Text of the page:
Introduced in the 1930s, when cast-iron skillets were more commonly found in kitchens than baking pans, the upside-down, or skillet, cake has survived eras of modernization to remain a beloved dessert. Today, Martha puts a seasonal twist on this old-fashioned favorite, eschewing the classic pineapple for sweet and juicy Bartlett pears—large, bell-shaped fruits with smooth, yellow-green skin.
By MELISSA CLARK (Photo Evan Sung for The New York Times)
There is gingerbread, a homey and rustic snack with tea. And then there is ginger cake, which is fancier and company-worthy and meant for dessert.
This rich, fragrant confection from The Marrow in the West Village is decidedly on the cake side of this gingery spectrum.
This cake is a cinch to make, and the combination of pistachio and lemon makes it a winner for breakfast, tea, or dessert.—Rose Gray and Ruth Rogers
Camille's Birthday, 2013!
I start with this because I think it is the essence of all that is desirable in chocolate its dark intensity isn't toyed with, nor upstaged by any culinary elaboration. This is the plainest of plain loaf cakes-but that doesn't convey the damp, heady aromatic denseness of it. To understand that, you just have to cook it. And as you'll see, that isn't hard at all.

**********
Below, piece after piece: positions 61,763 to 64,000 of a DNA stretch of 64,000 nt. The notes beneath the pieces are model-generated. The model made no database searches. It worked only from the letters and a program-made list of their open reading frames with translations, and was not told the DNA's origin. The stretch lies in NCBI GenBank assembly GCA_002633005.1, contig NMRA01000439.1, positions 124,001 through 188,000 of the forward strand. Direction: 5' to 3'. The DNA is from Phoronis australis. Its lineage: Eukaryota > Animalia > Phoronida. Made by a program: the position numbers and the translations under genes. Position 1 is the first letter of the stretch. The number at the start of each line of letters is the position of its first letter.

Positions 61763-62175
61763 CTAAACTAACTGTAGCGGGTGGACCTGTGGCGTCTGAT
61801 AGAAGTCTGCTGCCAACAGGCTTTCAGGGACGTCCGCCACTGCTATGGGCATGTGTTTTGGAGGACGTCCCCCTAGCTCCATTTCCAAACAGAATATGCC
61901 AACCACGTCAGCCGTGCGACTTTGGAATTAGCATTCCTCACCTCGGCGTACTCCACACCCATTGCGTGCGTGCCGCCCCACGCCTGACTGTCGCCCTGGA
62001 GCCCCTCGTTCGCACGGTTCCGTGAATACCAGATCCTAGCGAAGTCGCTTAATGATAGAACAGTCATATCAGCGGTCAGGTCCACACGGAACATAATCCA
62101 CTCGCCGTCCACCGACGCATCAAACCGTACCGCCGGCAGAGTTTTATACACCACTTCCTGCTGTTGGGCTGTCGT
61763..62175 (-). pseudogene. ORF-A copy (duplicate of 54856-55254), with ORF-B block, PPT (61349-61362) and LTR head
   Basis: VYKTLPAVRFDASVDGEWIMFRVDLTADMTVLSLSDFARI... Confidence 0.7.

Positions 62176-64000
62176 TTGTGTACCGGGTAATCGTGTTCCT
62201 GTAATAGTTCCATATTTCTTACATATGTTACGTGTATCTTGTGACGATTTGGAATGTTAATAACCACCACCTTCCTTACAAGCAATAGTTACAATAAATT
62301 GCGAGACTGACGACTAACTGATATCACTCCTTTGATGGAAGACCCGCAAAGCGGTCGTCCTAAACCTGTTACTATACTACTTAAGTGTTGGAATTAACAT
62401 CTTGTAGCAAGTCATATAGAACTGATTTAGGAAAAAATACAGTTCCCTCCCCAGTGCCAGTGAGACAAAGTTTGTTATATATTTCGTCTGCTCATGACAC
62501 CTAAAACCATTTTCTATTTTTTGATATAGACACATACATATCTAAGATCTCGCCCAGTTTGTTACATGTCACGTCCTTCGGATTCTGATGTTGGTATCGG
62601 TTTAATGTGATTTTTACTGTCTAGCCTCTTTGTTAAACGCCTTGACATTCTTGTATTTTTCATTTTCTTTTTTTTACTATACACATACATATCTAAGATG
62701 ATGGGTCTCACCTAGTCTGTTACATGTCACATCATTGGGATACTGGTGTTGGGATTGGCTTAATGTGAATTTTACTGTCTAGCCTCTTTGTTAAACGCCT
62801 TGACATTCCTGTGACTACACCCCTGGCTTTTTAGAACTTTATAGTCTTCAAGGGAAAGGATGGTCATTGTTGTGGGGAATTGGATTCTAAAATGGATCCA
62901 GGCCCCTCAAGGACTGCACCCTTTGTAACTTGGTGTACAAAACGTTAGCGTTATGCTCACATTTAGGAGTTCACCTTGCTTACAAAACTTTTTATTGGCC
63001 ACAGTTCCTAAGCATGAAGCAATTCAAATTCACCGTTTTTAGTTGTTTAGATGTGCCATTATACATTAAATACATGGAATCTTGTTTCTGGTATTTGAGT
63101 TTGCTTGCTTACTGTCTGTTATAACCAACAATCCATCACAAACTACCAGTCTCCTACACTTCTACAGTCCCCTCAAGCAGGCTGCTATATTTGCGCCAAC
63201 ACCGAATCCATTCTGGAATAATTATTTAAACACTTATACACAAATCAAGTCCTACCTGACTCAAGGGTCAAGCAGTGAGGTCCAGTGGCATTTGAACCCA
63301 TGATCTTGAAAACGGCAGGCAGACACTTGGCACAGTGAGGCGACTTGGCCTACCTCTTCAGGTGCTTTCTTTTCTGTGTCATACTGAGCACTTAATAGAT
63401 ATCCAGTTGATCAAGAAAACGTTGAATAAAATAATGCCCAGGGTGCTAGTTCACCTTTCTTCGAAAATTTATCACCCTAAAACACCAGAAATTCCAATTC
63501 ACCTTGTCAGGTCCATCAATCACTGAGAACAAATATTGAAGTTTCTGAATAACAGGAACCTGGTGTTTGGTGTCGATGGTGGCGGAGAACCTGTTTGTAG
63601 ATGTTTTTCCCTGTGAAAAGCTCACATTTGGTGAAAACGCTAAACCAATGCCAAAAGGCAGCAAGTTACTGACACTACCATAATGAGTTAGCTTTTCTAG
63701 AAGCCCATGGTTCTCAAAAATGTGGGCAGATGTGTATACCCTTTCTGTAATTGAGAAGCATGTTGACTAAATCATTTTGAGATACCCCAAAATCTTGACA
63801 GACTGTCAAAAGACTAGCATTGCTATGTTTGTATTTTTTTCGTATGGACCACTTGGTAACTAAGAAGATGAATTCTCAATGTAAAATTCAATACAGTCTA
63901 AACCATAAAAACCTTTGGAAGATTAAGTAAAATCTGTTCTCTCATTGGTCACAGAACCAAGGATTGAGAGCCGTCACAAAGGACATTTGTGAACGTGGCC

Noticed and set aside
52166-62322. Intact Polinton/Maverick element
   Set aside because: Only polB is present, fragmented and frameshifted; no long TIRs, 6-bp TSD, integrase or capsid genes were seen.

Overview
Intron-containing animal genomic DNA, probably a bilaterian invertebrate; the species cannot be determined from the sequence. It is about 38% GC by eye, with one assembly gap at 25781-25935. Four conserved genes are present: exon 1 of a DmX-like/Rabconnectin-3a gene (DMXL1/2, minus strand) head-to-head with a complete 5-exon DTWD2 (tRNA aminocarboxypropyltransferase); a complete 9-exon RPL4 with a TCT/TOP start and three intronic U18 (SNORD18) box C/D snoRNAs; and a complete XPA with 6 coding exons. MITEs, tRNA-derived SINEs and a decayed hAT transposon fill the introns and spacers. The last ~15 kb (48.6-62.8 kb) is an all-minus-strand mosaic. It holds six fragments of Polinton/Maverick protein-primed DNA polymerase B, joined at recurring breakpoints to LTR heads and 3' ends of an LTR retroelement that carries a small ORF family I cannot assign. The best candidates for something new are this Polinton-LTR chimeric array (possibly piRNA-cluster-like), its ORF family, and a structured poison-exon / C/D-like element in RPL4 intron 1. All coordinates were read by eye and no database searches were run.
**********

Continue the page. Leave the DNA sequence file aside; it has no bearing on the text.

Is it a crumble, or is it a cake? Not even Rachel Allen knows. But one thing’s for certain: rhubarb and ginger are a match made in pudding heaven
A dense chocolate cake decorated to look like a cup of cappucinno. It is dead easy to make though it looks as though it has been concocted by a professional pastry chef. Your guests will be very impressed. The cake can be made up to five days in advance, but add the whipped cream just before serving. Garnish with chocolate espresso beans if desired.
This cake makes a good dessert served with fruit and whipped cream or crème fraîche. Quick and east to make, the cake will stay moist for a few days but is at its best a few hours after baking.